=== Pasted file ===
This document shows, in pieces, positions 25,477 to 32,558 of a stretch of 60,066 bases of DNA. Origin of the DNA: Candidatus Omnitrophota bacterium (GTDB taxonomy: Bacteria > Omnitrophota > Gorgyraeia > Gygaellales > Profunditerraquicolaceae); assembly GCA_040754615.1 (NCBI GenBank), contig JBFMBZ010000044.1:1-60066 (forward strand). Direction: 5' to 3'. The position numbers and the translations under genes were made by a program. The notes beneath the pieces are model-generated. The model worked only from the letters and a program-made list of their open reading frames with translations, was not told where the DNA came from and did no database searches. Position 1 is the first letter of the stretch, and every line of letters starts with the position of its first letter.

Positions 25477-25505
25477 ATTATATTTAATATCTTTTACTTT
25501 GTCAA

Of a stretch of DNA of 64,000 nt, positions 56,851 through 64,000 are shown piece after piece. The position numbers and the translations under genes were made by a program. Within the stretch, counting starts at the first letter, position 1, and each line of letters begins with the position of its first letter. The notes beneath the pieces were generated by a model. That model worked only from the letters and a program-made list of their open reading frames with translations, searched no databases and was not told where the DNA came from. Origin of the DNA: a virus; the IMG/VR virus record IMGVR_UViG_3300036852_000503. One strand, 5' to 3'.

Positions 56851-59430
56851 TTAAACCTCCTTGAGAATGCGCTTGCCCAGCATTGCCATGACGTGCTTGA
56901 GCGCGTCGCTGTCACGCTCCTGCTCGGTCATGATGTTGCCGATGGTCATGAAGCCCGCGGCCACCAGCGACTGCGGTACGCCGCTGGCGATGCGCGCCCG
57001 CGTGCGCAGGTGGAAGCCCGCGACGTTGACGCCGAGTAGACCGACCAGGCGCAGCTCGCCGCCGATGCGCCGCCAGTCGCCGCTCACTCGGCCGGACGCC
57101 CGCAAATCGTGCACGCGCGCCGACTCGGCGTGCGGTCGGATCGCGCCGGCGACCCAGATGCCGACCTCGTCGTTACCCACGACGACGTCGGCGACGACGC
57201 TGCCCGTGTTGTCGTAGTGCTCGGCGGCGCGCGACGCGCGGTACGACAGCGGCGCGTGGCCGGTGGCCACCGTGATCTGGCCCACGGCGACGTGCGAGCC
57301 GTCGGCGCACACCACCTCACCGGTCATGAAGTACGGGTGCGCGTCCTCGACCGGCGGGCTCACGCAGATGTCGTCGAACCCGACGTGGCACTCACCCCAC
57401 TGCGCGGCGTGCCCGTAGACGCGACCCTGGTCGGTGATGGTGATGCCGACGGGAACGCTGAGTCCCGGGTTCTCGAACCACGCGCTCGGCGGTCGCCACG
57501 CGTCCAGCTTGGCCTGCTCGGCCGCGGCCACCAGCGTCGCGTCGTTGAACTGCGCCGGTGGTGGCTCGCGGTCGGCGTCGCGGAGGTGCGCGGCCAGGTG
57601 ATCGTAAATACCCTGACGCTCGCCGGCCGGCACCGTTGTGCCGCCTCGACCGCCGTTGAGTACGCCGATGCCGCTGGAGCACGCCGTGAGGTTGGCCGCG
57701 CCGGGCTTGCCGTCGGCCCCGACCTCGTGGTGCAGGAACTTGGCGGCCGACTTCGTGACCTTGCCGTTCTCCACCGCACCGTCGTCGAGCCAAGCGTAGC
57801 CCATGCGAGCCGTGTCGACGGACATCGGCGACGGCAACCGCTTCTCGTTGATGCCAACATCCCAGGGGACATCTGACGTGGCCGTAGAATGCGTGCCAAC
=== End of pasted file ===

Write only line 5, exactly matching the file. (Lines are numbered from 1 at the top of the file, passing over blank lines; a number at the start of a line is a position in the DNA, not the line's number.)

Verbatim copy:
Of a stretch of DNA of 64,000 nt, positions 56,851 through 64,000 are shown piece after piece. The position numbers and the translations under genes were made by a program. Within the stretch, counting starts at the first letter, position 1, and each line of letters begins with the position of its first letter. The notes beneath the pieces were generated by a model. That model worked only from the letters and a program-made list of their open reading frames with translations, searched no databases and was not told where the DNA came from. Origin of the DNA: a virus; the IMG/VR virus record IMGVR_UViG_3300036852_000503. One strand, 5' to 3'.